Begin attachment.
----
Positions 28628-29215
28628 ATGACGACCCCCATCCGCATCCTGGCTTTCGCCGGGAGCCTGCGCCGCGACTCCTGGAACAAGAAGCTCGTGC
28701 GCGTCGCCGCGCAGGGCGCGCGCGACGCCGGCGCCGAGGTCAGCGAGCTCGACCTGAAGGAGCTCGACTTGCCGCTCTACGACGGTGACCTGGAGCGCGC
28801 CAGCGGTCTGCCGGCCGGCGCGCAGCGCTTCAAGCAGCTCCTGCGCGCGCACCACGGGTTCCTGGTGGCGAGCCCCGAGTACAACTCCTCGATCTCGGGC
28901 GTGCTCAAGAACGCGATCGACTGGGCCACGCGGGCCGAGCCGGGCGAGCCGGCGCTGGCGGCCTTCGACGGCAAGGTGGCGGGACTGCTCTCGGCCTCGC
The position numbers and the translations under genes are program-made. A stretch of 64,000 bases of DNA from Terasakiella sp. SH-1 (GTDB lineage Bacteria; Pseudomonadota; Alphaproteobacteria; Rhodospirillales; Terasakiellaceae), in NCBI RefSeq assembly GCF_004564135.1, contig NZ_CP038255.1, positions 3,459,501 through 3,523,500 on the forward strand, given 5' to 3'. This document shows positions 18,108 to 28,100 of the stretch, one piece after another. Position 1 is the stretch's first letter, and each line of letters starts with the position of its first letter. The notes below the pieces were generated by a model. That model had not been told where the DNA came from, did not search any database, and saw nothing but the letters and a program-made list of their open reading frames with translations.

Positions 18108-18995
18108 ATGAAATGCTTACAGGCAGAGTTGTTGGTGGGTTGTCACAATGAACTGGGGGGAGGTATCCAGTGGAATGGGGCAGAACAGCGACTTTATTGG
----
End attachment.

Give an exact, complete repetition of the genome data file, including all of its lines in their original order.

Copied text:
Positions 28628-29215
28628 ATGACGACCCCCATCCGCATCCTGGCTTTCGCCGGGAGCCTGCGCCGCGACTCCTGGAACAAGAAGCTCGTGC
28701 GCGTCGCCGCGCAGGGCGCGCGCGACGCCGGCGCCGAGGTCAGCGAGCTCGACCTGAAGGAGCTCGACTTGCCGCTCTACGACGGTGACCTGGAGCGCGC
28801 CAGCGGTCTGCCGGCCGGCGCGCAGCGCTTCAAGCAGCTCCTGCGCGCGCACCACGGGTTCCTGGTGGCGAGCCCCGAGTACAACTCCTCGATCTCGGGC
28901 GTGCTCAAGAACGCGATCGACTGGGCCACGCGGGCCGAGCCGGGCGAGCCGGCGCTGGCGGCCTTCGACGGCAAGGTGGCGGGACTGCTCTCGGCCTCGC
The position numbers and the translations under genes are program-made. A stretch of 64,000 bases of DNA from Terasakiella sp. SH-1 (GTDB lineage Bacteria; Pseudomonadota; Alphaproteobacteria; Rhodospirillales; Terasakiellaceae), in NCBI RefSeq assembly GCF_004564135.1, contig NZ_CP038255.1, positions 3,459,501 through 3,523,500 on the forward strand, given 5' to 3'. This document shows positions 18,108 to 28,100 of the stretch, one piece after another. Position 1 is the stretch's first letter, and each line of letters starts with the position of its first letter. The notes below the pieces were generated by a model. That model had not been told where the DNA came from, did not search any database, and saw nothing but the letters and a program-made list of their open reading frames with translations.

Positions 18108-18995
18108 ATGAAATGCTTACAGGCAGAGTTGTTGGTGGGTTGTCACAATGAACTGGGGGGAGGTATCCAGTGGAATGGGGCAGAACAGCGACTTTATTGG